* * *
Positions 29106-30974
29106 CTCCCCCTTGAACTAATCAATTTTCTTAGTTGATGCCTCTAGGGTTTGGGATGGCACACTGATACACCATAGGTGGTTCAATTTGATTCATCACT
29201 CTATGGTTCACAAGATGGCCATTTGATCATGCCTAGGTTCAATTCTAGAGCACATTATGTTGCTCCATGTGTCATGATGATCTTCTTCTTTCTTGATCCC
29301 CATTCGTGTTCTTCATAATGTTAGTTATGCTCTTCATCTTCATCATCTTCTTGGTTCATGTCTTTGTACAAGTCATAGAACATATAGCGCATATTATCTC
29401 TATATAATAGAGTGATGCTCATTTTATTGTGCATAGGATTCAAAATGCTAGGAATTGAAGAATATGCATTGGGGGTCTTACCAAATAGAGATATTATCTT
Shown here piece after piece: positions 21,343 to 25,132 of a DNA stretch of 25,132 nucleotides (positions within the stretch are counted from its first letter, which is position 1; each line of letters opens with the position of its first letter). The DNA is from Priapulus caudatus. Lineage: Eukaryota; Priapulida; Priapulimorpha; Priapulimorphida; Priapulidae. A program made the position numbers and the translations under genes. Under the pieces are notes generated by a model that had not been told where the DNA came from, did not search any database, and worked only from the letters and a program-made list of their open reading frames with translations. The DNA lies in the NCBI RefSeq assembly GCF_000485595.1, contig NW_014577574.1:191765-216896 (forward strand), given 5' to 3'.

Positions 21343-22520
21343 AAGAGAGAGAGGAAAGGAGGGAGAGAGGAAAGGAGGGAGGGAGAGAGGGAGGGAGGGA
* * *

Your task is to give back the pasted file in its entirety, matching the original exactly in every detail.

Positions 29106-30974
29106 CTCCCCCTTGAACTAATCAATTTTCTTAGTTGATGCCTCTAGGGTTTGGGATGGCACACTGATACACCATAGGTGGTTCAATTTGATTCATCACT
29201 CTATGGTTCACAAGATGGCCATTTGATCATGCCTAGGTTCAATTCTAGAGCACATTATGTTGCTCCATGTGTCATGATGATCTTCTTCTTTCTTGATCCC
29301 CATTCGTGTTCTTCATAATGTTAGTTATGCTCTTCATCTTCATCATCTTCTTGGTTCATGTCTTTGTACAAGTCATAGAACATATAGCGCATATTATCTC
29401 TATATAATAGAGTGATGCTCATTTTATTGTGCATAGGATTCAAAATGCTAGGAATTGAAGAATATGCATTGGGGGTCTTACCAAATAGAGATATTATCTT
Shown here piece after piece: positions 21,343 to 25,132 of a DNA stretch of 25,132 nucleotides (positions within the stretch are counted from its first letter, which is position 1; each line of letters opens with the position of its first letter). The DNA is from Priapulus caudatus. Lineage: Eukaryota; Priapulida; Priapulimorpha; Priapulimorphida; Priapulidae. A program made the position numbers and the translations under genes. Under the pieces are notes generated by a model that had not been told where the DNA came from, did not search any database, and worked only from the letters and a program-made list of their open reading frames with translations. The DNA lies in the NCBI RefSeq assembly GCF_000485595.1, contig NW_014577574.1:191765-216896 (forward strand), given 5' to 3'.

Positions 21343-22520
21343 AAGAGAGAGAGGAAAGGAGGGAGAGAGGAAAGGAGGGAGGGAGAGAGGGAGGGAGGGA